Federal Circuit Clarifies Applicant Admitted Prior Art Is Not a Basis for Inter Partes Review
In Qualcomm Incorporated v. Apple Inc., Nos. 20-1558, 20-1559 (Fed. Cir. Feb. 1, 2022), the Federal Circuit vacated and remanded decisions by the Patent Trial and Appeal Board (“the Board”) finding several claims of a Qualcomm’s patent unpatentable under 35 U.S.C. § 103.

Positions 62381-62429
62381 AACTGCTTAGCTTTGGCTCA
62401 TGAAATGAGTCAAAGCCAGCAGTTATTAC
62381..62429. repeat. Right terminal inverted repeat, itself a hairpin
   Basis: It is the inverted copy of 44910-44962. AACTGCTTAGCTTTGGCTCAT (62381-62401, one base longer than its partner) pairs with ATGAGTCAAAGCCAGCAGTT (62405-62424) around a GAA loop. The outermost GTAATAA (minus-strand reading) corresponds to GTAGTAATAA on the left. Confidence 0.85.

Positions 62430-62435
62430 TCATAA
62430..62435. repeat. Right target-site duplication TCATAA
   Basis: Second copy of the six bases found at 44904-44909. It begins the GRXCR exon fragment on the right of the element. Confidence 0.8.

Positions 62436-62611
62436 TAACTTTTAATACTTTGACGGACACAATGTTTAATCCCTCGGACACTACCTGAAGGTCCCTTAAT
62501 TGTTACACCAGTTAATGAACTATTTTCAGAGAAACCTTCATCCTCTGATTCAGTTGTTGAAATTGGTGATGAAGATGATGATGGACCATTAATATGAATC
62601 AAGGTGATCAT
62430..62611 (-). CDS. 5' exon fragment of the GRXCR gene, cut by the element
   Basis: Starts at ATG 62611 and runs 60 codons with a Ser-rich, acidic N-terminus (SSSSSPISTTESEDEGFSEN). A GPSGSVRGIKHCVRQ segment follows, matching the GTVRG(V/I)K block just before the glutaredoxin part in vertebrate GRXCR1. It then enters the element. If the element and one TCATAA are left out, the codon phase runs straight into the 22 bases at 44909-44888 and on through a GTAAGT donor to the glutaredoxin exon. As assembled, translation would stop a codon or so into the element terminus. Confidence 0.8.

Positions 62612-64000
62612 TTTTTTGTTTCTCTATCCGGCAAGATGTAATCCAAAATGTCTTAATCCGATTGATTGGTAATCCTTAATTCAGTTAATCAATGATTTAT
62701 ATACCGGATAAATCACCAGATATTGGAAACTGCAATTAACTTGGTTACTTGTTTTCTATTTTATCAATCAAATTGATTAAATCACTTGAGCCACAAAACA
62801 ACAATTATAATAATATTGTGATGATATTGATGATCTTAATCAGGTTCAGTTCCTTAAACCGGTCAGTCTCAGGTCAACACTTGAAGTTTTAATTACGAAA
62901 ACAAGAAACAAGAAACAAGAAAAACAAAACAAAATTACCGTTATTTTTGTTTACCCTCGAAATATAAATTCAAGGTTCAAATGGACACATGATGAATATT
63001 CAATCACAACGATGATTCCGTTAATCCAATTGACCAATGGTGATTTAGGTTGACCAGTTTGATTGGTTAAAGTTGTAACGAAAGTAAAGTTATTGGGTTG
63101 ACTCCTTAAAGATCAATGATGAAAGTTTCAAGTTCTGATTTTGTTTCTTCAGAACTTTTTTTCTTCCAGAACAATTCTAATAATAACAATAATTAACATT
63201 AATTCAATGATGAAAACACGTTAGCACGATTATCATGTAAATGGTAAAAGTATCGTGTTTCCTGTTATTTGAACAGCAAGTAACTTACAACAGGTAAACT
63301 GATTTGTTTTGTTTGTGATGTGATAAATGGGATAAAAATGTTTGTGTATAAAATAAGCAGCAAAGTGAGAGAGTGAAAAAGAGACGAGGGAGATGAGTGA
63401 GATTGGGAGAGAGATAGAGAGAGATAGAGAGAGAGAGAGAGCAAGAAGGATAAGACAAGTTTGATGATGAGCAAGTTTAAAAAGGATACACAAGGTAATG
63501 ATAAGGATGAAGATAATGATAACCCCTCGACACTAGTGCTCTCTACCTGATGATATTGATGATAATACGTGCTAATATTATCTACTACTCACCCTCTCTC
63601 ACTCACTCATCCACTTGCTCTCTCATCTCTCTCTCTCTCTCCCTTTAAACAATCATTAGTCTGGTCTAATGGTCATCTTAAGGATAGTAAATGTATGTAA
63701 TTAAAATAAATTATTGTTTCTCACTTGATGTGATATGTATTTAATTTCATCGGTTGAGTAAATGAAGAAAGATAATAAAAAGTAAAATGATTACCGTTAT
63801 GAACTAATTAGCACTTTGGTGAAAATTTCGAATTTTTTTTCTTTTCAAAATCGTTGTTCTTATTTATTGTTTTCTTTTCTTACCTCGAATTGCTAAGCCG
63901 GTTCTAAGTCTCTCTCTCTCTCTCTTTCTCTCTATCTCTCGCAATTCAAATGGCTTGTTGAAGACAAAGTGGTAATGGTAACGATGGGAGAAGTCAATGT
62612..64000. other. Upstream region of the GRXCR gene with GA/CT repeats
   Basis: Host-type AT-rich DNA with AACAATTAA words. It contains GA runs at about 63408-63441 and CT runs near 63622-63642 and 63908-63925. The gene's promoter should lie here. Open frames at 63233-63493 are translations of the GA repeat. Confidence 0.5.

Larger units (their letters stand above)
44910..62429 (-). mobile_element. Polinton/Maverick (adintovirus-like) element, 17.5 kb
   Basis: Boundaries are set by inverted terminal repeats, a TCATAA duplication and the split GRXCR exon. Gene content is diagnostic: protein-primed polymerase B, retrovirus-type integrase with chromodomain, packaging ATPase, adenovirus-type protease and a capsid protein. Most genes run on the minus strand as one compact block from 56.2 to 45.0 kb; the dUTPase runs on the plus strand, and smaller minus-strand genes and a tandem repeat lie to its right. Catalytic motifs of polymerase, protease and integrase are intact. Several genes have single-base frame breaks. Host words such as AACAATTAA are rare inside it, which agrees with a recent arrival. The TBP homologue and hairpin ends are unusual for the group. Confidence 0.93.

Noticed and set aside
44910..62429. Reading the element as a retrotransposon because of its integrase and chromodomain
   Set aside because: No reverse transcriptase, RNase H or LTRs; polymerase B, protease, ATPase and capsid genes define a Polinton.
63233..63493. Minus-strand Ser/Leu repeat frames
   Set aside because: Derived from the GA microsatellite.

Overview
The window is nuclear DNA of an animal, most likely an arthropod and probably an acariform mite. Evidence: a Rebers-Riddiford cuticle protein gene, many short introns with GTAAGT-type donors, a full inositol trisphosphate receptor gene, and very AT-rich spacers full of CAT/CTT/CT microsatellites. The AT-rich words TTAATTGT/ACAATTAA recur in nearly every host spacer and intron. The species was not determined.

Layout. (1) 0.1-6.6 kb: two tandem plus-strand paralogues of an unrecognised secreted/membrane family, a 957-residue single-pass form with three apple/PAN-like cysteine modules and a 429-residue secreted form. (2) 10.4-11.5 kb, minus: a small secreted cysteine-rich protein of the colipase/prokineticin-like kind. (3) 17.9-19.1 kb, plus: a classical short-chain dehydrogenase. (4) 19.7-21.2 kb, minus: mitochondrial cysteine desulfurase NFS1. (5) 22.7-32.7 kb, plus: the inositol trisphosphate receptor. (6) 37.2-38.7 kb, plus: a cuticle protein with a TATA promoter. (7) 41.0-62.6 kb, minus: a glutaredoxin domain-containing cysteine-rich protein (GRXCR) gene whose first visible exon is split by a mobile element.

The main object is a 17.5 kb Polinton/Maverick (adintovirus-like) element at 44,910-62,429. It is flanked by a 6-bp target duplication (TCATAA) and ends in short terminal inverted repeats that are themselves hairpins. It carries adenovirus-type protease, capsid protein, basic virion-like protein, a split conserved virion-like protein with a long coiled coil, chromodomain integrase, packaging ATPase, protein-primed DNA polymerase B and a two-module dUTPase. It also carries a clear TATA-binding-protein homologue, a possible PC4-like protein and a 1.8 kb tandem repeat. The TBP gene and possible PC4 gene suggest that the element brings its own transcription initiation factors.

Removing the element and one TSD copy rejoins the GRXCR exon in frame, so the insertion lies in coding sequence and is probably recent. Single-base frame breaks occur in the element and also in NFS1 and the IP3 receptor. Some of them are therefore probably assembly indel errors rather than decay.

The Federal Circuit held that the Board erroneously considered applicant admitted prior art (“AAPA”) to be “prior art consisting of patents or printed publications” as a “basis” in its inter partes review of the patent under 35 U.S.C. § 311(b). Specifically, the Federal Circuit relied on the legislative history of § 311(b), which indicated that to form the “basis” of a ground of inter partes review, the patent or printed publication must itself be a document that is prior art to the challenged patent. In this case, the Federal Circuit found that the AAPA could not be the “basis” because the AAPA is not a document separate from the challenged patent. However, the Court did not foreclose the consideration of AAPA entirely. While not as a “basis,” the Court noted, based on Federal Circuit precedent and legislative intent, that the AAPA may still be considered to some extent in an inter partes review.